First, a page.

Some want more diversity in science, some want to humanize the research enterprise, some are alarmed by President Trump — and others want to advocate for the value of research and evidence-based decisions.
John Macklin was never the marching sort.
Throughout his long career as a chemist at the University of Washington, Macklin admits he lived up to some of the stereotypes of an academic. “The idea is that you’re in your ivory tower,” he said. “Aloof. Uninvolved.”
Now, at the age of 77, the emeritus professor plans to take to the streets for the first time Saturday as part of Seattle’s March for Science — one of more than 400 such Earth Day events in U.S. cities and around the world.
Information about March for Science
Seattle’s March for Science will begin with a rally and speeches at 10 a.m. Saturday at Cal Anderson Park on Capitol Hill. The march will start moving around noon and end about an hour later at the International Fountain at Seattle Center. Speakers include Mayor Ed Murray, EPA official Michael Cox and U.S. Rep. Suzan DelBene.
“I would never have imagined such a thing,” Macklin said. “Because I would never have imagined such a need or such a desire on the part of scientists to get out and take a stand.”
Inspired by the Women’s March in January, the idea of a science march on Washington, D.C., grew out of concerns about the Trump administration’s “seeming disdain for, and attacks on, science,” Macklin said.
What started as a conversation between scientists on Reddit rapidly ballooned. This week, the main Facebook page had more than half a million “likes.” Several of the world’s largest scientific organizations, including the American Association for the Advancement of Science, are supporting the rallies.
Since its conception, the march’s mission has expanded and broadened beyond simple opposition to the new administration’s policies. Organizers describe the Seattle event as nonpartisan — though they acknowledge it has political aims.
“We want to advocate for evidence-based decision-making,” said 29-year-old Miles Greb, a comic-book artist and computer engineer who’s part of the small cadre of mostly young science lovers leading the local effort. “We are against the proposed cuts to science budgets.”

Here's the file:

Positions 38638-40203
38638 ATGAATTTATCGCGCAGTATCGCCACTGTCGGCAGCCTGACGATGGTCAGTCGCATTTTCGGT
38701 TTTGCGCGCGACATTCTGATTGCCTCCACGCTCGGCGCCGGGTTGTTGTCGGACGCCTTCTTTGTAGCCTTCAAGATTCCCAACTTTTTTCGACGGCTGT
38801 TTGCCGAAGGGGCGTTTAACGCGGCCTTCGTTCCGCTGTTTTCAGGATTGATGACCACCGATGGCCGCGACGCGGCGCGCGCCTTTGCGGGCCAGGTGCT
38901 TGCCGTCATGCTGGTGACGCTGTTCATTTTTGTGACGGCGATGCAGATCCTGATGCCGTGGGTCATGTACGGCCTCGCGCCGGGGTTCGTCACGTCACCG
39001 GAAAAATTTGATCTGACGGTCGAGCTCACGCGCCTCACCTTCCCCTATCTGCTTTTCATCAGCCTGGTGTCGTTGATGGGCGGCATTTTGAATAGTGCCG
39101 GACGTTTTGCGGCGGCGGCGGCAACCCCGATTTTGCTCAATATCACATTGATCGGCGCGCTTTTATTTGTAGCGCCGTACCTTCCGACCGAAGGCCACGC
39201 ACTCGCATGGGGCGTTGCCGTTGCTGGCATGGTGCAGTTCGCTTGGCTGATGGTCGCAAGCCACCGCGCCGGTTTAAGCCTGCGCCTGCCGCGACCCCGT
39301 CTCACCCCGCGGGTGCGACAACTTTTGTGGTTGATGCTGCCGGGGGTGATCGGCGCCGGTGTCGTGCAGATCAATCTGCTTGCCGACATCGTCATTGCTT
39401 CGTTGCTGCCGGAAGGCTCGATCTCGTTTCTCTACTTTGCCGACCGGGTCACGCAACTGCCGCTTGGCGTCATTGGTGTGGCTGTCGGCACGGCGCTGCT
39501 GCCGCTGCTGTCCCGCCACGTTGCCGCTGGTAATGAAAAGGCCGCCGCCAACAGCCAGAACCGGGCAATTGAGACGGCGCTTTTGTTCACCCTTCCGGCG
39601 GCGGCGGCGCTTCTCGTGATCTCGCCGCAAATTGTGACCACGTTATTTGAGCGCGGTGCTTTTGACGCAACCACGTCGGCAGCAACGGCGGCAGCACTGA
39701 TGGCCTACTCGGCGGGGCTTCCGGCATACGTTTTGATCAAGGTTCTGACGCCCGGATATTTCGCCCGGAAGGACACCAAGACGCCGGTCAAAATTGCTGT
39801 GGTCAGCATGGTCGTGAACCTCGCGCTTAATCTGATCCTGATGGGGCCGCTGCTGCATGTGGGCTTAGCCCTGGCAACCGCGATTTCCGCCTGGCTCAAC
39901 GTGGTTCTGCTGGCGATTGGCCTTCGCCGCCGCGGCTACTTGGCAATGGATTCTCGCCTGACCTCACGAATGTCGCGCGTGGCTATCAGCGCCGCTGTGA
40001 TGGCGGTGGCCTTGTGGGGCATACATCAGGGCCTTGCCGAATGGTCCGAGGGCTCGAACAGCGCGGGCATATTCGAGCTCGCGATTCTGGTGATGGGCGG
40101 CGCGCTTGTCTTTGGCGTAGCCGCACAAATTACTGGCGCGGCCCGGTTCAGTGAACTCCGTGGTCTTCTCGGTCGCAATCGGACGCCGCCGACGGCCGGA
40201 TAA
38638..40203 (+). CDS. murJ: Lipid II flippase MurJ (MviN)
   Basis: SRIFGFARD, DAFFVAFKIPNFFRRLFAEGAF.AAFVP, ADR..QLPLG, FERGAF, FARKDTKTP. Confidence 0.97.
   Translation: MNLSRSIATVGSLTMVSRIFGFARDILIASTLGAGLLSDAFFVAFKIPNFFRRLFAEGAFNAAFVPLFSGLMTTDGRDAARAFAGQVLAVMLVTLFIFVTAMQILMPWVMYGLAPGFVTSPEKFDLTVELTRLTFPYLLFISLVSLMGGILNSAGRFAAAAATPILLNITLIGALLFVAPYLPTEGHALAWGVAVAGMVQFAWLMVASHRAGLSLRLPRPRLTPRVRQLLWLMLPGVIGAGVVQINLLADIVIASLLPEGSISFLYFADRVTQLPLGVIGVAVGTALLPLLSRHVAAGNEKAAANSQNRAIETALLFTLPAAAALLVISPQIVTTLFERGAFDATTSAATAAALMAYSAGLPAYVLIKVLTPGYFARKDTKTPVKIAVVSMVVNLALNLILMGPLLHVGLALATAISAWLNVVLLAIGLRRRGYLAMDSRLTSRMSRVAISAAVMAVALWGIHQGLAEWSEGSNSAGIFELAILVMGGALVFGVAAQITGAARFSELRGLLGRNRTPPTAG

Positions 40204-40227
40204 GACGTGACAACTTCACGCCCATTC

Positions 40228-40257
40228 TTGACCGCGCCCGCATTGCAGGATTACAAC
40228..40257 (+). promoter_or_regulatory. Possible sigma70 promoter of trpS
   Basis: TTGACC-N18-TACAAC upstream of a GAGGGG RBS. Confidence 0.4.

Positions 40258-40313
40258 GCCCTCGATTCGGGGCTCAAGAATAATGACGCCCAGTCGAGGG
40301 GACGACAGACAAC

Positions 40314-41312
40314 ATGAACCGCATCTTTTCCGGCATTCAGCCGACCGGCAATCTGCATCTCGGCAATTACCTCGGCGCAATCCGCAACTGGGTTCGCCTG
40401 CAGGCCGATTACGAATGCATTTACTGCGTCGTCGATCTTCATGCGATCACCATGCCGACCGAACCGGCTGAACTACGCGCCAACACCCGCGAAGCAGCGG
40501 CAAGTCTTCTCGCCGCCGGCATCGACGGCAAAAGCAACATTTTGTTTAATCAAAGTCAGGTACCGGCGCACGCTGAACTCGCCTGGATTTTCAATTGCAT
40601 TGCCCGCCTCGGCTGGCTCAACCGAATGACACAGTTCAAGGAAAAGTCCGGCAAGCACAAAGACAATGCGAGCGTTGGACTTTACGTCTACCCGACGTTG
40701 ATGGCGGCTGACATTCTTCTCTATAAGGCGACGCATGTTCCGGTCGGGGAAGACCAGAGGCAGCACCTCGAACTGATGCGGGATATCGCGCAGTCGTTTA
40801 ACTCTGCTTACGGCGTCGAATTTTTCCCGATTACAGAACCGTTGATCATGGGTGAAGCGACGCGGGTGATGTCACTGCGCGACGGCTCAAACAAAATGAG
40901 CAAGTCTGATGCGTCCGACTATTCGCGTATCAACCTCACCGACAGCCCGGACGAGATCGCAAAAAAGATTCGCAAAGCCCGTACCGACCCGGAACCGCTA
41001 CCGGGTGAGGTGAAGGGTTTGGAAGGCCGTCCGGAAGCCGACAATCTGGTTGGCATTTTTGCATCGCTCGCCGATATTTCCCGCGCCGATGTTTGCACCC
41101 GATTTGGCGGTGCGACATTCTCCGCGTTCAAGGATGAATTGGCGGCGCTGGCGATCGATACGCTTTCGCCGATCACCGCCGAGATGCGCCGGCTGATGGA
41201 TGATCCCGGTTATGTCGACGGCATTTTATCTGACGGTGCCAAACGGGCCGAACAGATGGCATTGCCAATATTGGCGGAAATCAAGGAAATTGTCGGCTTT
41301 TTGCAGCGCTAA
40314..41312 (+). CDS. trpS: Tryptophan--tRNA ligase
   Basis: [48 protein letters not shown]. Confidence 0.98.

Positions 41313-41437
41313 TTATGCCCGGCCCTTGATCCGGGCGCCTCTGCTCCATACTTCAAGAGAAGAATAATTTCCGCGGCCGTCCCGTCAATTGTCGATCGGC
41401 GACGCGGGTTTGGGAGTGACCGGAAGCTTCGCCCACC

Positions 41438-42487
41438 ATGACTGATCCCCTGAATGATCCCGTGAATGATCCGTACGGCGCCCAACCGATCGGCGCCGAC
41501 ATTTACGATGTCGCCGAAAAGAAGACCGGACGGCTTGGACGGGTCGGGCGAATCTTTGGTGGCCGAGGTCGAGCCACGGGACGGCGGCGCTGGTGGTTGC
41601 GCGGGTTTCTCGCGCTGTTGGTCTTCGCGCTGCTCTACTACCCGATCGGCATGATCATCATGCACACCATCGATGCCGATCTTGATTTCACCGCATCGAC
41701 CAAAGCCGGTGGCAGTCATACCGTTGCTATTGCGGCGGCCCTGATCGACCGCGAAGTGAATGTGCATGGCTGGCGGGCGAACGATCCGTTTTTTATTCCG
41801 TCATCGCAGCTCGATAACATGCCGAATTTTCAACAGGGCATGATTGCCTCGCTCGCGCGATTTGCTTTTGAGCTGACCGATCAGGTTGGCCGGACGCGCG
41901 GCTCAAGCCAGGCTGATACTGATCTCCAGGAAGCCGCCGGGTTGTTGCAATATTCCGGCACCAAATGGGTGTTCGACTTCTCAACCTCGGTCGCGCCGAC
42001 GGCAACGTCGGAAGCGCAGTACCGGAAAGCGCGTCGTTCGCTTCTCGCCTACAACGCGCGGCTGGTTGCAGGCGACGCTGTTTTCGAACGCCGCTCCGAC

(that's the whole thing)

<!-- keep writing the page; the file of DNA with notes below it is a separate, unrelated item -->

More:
Motivations for marching — or for sitting it out — are almost as varied as the fields of science that will be represented.
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Some participants simply want to put a human face on the scientific endeavor. Others plan to emphasize the tangible benefits of scientific research. Many see the march as an opportunity to showcase diversity and encourage kids of all backgrounds to consider careers in science, technology and engineering.
But it’s hard to deny a strong anti-Trump impetus. And that’s enough to keep some scientists away.
Ed Lazowska, the Bill & Melinda Gates Chair in computer science and engineering at the UW, is a self-described progressive. He has testified to Congress, volunteered for expert panels and served on scientific policy and advisory groups, but he won’t be marching.
“I’ve been scrupulous in keeping policy and politics separate,” Lazowska said in an email, pointing out that he co-chaired an advisory panel to former President George W. Bush. “Science does not belong to Democrats or Republicans or independents or Socialists.”
Other scientists argue that the march could alienate members of the public who already view scientists as elites supported by tax dollars.
Macklin said he understands those concerns but still came down on the side of action. “It seems to me that sitting back and doing nothing has a downside as well,” he said.”
The idea of being branded “elite” is hard for Tracie Delgado to fathom. She grew up in East Los Angeles, where half her high-school classmates dropped out. In college, she struggled to catch up.